controlling levels of said mixed tone signal input to said respective ones of said resonance signal generators such that said mixed tone signal is input only to resonance signal generators that correspond to pitches associated with depressed ones of said keys.
22. A resonance signal generating method according to claim 20, wherein said pedal is a sostenuto pedal, and wherein said controlling step further comprises the step of:
when said sostenuto pedal is in a depressed state, supplying said mixed tone signal at a first level to predetermined ones of said resonance signal generators in order to generate a resonance signal having a frequency that corresponds to depressed ones of said plurality of keys and supplying said mixed tone signal to others of said resonance signal generators at a second level, wherein said first level is greater than said second level.
23. A resonance signals generating method according to claim 20, wherein said pedal is a sustain pedal, and wherein said controlling step further comprises the step of:
supplying said mixed tone signal to all of said resonance signal generators when said sustain pedal is in an depressed state.
24. A machine readable media containing instructions for causing a machine to perform the resonance signal generating method of claim 20.
25. A machine readable media containing instructions for causing a machine to perform the resonance signal generating method of claim 21.
26. A machine readable media containing instructions for causing a machine to perform the resonance signal generating method of claim 22.
27. A machine readable media containing instructions for causing a machine to perform the resonance signal generating method of claim 23.
Description
BACKGROUND OF THE INVENTION

a) Field of the Invention

The present invention relates to an electronic musical instrument, and more particularly to an electronic musical instrument capable of electronically realizing a resonance effect of a natural musical instrument such as a piano which has a resonance mechanism of a plurality of resonance plates provided for piano strings.

b) Description of the Related Art

In a natural musical instrument piano, each key is provided with a string and a hammer. In response to a key depression, the hammer strikes the string to cause vibration of the string. Each string is provided with a damper. The damper detaches from the string when the key is depressed, and touches the string when the key is released. A piano has also a sustain pedal (damper pedal). When the sustain pedal is depressed, dampers of all keys detach from the strings. Therefore, when the sustain pedal is depressed, music sounds are maintained to be produced and do not attenuate for a long period even if keys are released.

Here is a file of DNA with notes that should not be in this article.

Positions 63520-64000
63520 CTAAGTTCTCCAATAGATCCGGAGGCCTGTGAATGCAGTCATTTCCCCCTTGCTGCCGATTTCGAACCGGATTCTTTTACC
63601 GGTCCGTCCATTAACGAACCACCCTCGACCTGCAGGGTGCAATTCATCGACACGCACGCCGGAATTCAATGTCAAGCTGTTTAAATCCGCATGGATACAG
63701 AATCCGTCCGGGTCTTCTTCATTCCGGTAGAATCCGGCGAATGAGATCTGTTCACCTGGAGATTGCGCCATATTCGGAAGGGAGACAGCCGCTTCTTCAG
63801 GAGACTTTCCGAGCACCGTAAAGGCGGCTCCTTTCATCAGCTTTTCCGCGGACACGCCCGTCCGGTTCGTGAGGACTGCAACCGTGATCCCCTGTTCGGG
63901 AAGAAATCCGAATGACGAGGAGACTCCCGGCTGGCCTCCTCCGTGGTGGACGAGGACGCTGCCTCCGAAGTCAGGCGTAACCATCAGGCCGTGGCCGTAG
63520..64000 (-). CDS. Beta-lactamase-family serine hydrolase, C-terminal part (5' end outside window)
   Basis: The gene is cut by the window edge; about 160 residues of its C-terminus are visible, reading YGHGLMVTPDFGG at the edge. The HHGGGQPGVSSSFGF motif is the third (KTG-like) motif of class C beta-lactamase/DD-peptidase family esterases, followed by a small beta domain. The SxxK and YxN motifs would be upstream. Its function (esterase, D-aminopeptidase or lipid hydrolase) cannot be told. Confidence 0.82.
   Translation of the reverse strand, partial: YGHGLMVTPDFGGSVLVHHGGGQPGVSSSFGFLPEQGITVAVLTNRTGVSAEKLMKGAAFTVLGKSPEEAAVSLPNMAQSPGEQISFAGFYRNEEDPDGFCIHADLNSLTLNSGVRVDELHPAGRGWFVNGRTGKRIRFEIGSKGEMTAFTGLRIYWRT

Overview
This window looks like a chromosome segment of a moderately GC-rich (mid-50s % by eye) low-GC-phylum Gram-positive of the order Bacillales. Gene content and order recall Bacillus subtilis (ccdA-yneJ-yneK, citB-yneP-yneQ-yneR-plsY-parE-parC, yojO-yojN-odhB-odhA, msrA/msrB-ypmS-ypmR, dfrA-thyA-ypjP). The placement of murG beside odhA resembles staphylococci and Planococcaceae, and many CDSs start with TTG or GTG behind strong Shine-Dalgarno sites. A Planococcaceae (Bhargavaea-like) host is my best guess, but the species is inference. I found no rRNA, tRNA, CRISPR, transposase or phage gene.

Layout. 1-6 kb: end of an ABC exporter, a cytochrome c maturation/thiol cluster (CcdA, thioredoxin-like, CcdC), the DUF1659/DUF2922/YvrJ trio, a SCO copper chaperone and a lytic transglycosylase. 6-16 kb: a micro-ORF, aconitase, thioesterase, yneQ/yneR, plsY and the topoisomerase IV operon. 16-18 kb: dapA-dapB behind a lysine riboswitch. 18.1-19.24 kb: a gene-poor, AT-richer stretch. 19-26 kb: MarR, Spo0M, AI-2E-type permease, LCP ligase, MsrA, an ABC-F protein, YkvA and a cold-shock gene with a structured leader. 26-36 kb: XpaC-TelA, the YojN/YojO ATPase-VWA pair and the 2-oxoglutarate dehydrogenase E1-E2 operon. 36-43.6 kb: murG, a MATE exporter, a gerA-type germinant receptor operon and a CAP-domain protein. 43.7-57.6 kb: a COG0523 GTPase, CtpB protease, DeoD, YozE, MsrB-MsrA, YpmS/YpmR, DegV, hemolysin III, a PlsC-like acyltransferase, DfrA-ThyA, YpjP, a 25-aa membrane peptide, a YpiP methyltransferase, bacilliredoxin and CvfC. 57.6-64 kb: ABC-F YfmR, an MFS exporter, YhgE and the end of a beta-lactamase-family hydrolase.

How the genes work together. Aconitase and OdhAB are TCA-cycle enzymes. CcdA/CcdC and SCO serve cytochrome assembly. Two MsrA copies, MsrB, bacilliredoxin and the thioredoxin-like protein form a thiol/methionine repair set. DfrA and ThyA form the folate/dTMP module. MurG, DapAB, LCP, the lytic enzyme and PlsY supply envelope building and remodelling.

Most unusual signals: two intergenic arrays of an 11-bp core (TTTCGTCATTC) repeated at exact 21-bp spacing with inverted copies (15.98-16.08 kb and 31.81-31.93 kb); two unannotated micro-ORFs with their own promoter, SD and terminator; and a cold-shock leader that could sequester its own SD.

When a key is depressed while the sustain pedal is depressed, the hammer strikes the string and the latter vibrates. This vibration transmits to other strings via a frame or the like. If transmitted vibration induce a resonance of another string, this string starts vibrating even if the string is not struck, and generates a resonance sound. It has been proposed to realize an electronic musical instrument capable of generating such resonance sounds.

A conventional resonance sound generator will be described with reference to FIG. 5. FIG. 5 is a block diagram showing the fundamental structure of a tone signal generator and a resonance signal generator of a conventional electronic musical instrument.

A tone signal generator 50 generates a tone signal having a pitch corresponding to a depressed key, and gives this tone signal a desired tone color and an amplitude envelope corresponding to the states of a key depression, a key release, and a sustain pedal. The tone signal generator 50 has a plurality of tone signal forming channels 51-1 to 51-n and an adder 52. When a key is depressed, one of the tone signal forming channels is assigned to this key by an unrepresented channel assignment means. If all the tone signal forming channels are generating tone signals and a new key is depressed, generation of a tone signal having a longest time lapse after the key release or a tone signal most attenuated is stopped and its channel is assigned to the newly depressed key. This process is generally called a truncate process.

An assigned tone signal forming channel 51-i generates a tone signal having a pitch corresponding to the depressed key.

Each tone signal forming channel 51-1 to 51-n is connected to the adder 52. The adder 52 adds tone signals supplied from the tone signal forming channels 51-1 to 51-n.

A resonance signal generator 60 generates m resonance signals having a different resonance frequency in accordance with an inputted tone signal, and adds a resonance signal to an original tone signal. The resonance signal generator 60 has m resonance signal forming channels 61-1 to 61-m and adders 65 and 66. Each resonance signal forming channel 61-1 to 61-m is supplied with a tone signal from the tone signal generator 50 and a sustain signal SUS from a sustain pedal switch 70. The sustain signal SUS takes a level "1" when the sustain pedal is depressed, and a level "0" when it is released.

Each resonance signal forming channel is a comb filter with a circulating signal path. This comb filter is constituted by an adder 62, a multiplier 63, and a delay circuit 64.

The adder 62 adds an output of the delay circuit 64 to a tone signal supplied from the tone signal generator, and outputs the result to the multiplier 63.